The internet can be loads of fun, and it's great to be able to play games and interact with your mates online.
But if you need to login to your fave site to enjoy it, be very careful you're not being conned.
Hackers have been taking advantage of children by building fake websites so they can steal your information and details. Adam's been investigating…
Emily from Liverpool loves Habbo Hotel. She told Newsround that a boy told her to use a special link he'd sent her to log into the game, and then she'd get free credits.
Adam and computer expert Chris Boyd
She did what he said, but she didn't get free credits. Instead she lost all the stuff she'd spent ages collecting.
Internet security expert Chris Boyd explained that hackers have been building fake Habbo websites so that they can steal stuff from players.
Scammers start by setting up a fake web page. They look EXACTLY like the real thing, apart from one tiny detail - the URL at the top of your browser won't be habbo.com or habbo.co.uk.
Like the real site, you login to get into your account, but instead of playing the game, your details are sent to the person who set up the site.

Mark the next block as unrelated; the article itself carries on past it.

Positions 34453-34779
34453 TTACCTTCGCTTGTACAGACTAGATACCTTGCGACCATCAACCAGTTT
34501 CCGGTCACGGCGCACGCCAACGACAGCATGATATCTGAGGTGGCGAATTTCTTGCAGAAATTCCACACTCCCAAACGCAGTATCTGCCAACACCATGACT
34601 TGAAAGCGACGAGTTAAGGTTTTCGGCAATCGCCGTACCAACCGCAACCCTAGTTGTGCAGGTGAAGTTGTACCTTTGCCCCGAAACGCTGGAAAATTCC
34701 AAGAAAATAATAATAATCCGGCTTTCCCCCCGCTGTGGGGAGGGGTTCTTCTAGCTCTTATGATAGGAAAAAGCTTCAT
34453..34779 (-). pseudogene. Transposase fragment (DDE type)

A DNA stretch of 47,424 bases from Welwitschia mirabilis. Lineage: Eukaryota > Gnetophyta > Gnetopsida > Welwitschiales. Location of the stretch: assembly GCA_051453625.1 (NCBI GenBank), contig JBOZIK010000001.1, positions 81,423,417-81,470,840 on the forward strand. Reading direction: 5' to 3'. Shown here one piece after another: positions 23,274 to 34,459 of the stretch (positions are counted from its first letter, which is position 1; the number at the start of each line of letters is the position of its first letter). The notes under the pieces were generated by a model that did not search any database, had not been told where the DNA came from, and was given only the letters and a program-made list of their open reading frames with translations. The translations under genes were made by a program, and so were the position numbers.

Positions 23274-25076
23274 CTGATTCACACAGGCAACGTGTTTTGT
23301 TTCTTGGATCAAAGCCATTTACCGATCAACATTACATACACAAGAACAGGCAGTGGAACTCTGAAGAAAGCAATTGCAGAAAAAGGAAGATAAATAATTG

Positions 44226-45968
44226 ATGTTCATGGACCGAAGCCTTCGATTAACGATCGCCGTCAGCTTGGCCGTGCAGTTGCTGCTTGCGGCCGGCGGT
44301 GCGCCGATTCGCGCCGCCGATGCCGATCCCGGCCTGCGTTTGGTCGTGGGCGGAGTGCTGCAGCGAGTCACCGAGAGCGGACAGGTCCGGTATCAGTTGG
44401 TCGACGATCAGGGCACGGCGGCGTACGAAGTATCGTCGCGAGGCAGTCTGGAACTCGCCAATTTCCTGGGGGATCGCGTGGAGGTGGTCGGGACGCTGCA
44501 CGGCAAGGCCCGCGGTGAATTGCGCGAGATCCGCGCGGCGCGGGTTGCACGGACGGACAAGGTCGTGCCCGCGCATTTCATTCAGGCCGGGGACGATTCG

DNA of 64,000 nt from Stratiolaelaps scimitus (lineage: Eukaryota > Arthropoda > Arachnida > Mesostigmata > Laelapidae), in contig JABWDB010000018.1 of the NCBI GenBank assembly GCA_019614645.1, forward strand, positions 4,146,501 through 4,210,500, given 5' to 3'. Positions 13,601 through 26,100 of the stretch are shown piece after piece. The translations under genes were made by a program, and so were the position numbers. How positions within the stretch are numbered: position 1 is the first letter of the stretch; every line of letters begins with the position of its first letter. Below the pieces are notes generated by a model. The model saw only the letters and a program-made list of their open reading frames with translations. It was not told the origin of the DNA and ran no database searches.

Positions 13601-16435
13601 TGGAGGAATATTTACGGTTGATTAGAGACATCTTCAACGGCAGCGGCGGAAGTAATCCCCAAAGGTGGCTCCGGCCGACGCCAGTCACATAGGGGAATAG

They can log into Habbo Hotel as you and then see all the personal information linked to your account.
Once in the game they can nick all your stuff, send rude messages to your mates, or do whatever they want. And it looks like you're doing it!
That's not the only fake site hackers are using to con people.
You may have been sent a link that promises free Xbox Live points or free games if you login through it.
But instead of getting free stuff, you're actually sending your login details to the person who created the site.
They can then login as you, and wreck your account. They could even steal real money from you if the account is linked to a parent's credit card, by copying the details from your account.
How to stop being hacked..
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Computer expert Chris Boyd's tips on not being scammed online
The best advice is to be careful when online. There's nothing to be scared of as long as you think about what you're doing.
These aren't the only password scams around. If you use sites that you have to login to, be extra careful.
ALWAYS type in the URL of a site you want to visit. Don't use a random link to go to it, especially if someone has sent you that link promising free stuff.
And never enter your login details to anything other than the site you want to access. If you want to login to Xbox Live, only put your password into that site.
No proper company will EVER ask you to email them your login details, or create a brand new site that asks you to enter them. If it looks too good to be true, it probably is!
If you think you may have been scammed by something like this, get in touch with the company behind the site and they may be able to help.